WASHINGTON (Reuters) - A U.S. trade proposal aimed at eliminating foreign tariffs on U.S. tobacco products while preserving the right of governments to adopt anti-smoking regulations is drawing fire from opposing sides - public health and business groups.
The American Cancer Society and allied organizations said the plan would give tobacco companies a new tool to challenge government anti-smoking measures, while business groups such as the U.S. Chamber of Commerce and the American Farm Bureau Federation said it would weaken a tenet of international trade law that many U.S. exporters rely on to sell goods abroad.
U.S. trade negotiators will offer the proposal in talks beginning on Friday in Brunei on the Trans-Pacific Partnership (TPP), a proposed free trade agreement between the United States, Japan, Canada, Mexico, Chile, Peru, Australia, New Zealand, Malaysia, Vietnam, Singapore and Brunei.
Washington hopes to wrap up the proposed pact by the end of the year. The Brunei meeting is the 19th round in a negotiation that has already lasted more than three years.
U.S. Trade Representative Michael Froman, in a statement, defended the tobacco proposal, which he said reflected input from a "wide range of American stakeholders," including members of Congress, health advocates and farmers.
The proposal preserves "the ability of the United States and other TPP countries to regulate tobacco and to apply appropriate public health measures" while maintaining the U.S. objective of negotiating a comprehensive trade agreement that does not exclude any agricultural product, Froman said.
The plan also reflects the U.S. government view that tobacco "is a unique product - it is highly addictive, always harmful to human health, and the single most preventable cause of death in the world," said Bill Corr, deputy secretary of the U.S. Department of Health and Human Services.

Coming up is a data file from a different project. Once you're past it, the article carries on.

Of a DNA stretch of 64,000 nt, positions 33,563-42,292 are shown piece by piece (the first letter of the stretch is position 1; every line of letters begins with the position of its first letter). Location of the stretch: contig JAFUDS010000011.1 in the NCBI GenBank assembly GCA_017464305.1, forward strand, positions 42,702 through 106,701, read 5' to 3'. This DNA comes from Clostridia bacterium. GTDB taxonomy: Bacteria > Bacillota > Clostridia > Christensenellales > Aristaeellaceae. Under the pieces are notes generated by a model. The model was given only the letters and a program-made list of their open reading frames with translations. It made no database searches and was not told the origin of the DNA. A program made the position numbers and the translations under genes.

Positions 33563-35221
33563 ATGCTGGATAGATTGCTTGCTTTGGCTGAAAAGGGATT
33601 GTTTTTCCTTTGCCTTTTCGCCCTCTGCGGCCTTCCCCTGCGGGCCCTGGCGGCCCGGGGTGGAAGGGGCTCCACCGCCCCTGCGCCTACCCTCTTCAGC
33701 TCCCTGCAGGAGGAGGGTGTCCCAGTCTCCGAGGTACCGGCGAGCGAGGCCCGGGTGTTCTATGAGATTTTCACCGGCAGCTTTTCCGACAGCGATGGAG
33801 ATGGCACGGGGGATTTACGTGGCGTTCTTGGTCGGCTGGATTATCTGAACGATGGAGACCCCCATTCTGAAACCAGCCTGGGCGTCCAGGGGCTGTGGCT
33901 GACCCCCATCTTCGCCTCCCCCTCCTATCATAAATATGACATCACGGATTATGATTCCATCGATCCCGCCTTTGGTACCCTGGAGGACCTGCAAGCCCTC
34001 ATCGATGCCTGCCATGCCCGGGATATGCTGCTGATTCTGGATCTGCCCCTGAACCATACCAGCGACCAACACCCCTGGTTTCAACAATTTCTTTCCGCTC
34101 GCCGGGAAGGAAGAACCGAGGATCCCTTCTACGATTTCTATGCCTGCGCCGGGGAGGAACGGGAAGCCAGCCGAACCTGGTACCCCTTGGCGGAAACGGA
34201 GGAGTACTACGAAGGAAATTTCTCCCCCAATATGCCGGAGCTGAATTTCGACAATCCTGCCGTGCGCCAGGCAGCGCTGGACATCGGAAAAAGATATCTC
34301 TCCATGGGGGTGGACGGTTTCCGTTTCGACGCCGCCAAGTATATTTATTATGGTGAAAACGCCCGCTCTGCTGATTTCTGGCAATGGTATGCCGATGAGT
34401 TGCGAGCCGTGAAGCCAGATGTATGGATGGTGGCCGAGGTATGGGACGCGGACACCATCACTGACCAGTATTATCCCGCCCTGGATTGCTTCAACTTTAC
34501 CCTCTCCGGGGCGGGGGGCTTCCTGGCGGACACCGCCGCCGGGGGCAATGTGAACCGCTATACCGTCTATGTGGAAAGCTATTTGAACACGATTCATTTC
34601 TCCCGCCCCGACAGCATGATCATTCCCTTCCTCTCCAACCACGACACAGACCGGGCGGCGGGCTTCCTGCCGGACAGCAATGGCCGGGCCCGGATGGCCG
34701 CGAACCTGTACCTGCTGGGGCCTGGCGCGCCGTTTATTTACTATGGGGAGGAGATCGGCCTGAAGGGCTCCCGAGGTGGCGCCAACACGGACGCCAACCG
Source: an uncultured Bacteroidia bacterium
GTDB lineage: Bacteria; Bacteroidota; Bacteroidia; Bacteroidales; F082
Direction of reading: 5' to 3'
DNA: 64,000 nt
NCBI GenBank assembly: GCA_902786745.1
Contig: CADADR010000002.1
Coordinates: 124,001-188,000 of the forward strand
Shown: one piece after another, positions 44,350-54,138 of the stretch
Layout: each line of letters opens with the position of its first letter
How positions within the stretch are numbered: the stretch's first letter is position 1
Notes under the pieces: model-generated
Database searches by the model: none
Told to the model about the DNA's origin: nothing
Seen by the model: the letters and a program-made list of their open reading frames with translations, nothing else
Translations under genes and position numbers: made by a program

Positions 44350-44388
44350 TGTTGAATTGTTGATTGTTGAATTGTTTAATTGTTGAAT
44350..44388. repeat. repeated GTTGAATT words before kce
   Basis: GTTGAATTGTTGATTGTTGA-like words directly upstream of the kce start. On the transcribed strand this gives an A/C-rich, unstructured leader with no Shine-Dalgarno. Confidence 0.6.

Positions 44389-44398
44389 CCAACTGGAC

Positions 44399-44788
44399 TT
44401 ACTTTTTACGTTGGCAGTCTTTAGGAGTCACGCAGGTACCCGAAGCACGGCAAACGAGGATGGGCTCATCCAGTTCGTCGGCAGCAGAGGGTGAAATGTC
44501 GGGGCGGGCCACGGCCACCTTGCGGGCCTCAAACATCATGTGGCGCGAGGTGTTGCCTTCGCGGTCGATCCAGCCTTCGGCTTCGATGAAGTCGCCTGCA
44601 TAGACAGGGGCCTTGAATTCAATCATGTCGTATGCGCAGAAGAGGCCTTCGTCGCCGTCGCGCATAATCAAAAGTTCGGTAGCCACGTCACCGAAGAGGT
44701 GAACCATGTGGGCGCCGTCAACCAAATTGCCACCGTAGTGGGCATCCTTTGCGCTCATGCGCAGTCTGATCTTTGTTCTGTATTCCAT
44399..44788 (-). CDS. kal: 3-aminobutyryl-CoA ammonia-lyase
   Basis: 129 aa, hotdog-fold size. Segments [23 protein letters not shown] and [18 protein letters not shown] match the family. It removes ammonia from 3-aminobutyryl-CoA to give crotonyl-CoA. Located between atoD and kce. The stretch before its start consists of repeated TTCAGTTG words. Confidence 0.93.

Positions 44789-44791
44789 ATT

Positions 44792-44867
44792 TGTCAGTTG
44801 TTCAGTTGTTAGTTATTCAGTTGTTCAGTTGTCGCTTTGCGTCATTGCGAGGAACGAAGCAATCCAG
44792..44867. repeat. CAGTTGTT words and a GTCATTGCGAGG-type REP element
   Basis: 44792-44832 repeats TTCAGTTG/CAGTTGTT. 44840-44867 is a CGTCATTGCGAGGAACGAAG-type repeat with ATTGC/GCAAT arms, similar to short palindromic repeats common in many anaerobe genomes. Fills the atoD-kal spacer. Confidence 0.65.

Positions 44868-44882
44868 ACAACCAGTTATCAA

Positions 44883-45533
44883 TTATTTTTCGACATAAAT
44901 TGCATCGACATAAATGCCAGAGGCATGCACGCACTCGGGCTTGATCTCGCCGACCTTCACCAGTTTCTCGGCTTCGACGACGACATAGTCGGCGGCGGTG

A U.S. trade official, speaking on condition he not be identified, said crafting the proposal had been hard because of conflicting pressures on the health and trade policy side.
The resulting compromise goes further than previous trade agreements in protecting tobacco regulations, while still targeting foreign tobacco tariffs for elimination, he said.
Some TPP countries, such as Australia, Chile, Peru and Singapore, already have individual trade deals with the United States that phased out their tobacco tariffs.
But anti-smoking groups wanted the Obama administration to completely exclude tobacco from the TPP pact, which would have allowed countries like Vietnam and Malaysia that still have tariffs on U.S. tobacco products to keep them.
Excluding tobacco from the pact also would have prevented tobacco companies from using the TPP to challenge anti-smoking regulations, said John Stewart, director of anti-smoking operations at Corporate Accountability International, a Boston-based corporate watchdog organization.
Instead, the United States wants to include a provision in the TPP pact making clear that a "general exception" giving governments the right to take necessary action to protect human life or health specifically applies to tobacco health measures.
In another nod to health advocates, Washington is also proposing to require government-to-government talks between health authorities before any member of the TPP pact can challenge another member's tobacco regulations.
Anti-smoking groups including the American Lung Association, American Heart Association and the Campaign for Tobacco-Free Kids criticized the proposal as too weak.
"The end result is that the Obama Administration's strong commitment to reducing tobacco use in the United States will remain vulnerable to international trade challenges, and other trading partners will remain vulnerable to such challenges as well," they said in a joint statement.
The groups said they are wary of the TPP agreement because the tobacco industry has used other trade and investment pacts to challenge anti-smoking measures in the United States, Australia, Uruguay, Ireland, Norway and Turkey.
On the other side, the U.S. Chamber of Commerce and its allies said they were worried by the precedent set by specifically identifying tobacco regulations as an area where governments can take necessary measure to protect public health.
That could encourage other governments "to propose additional product-specific references," which could be used to block a variety of U.S. exports on health grounds, the groups including the Emergency Committee for American Trade said in a letter urging Froman to abandon the proposal.
They argued the standard general exception used in trade agreements dating back to 1947 should be enough to address any concerns about protecting tobacco regulations.
Reporting by Doug Palmer; Editing by Phil Berlowitz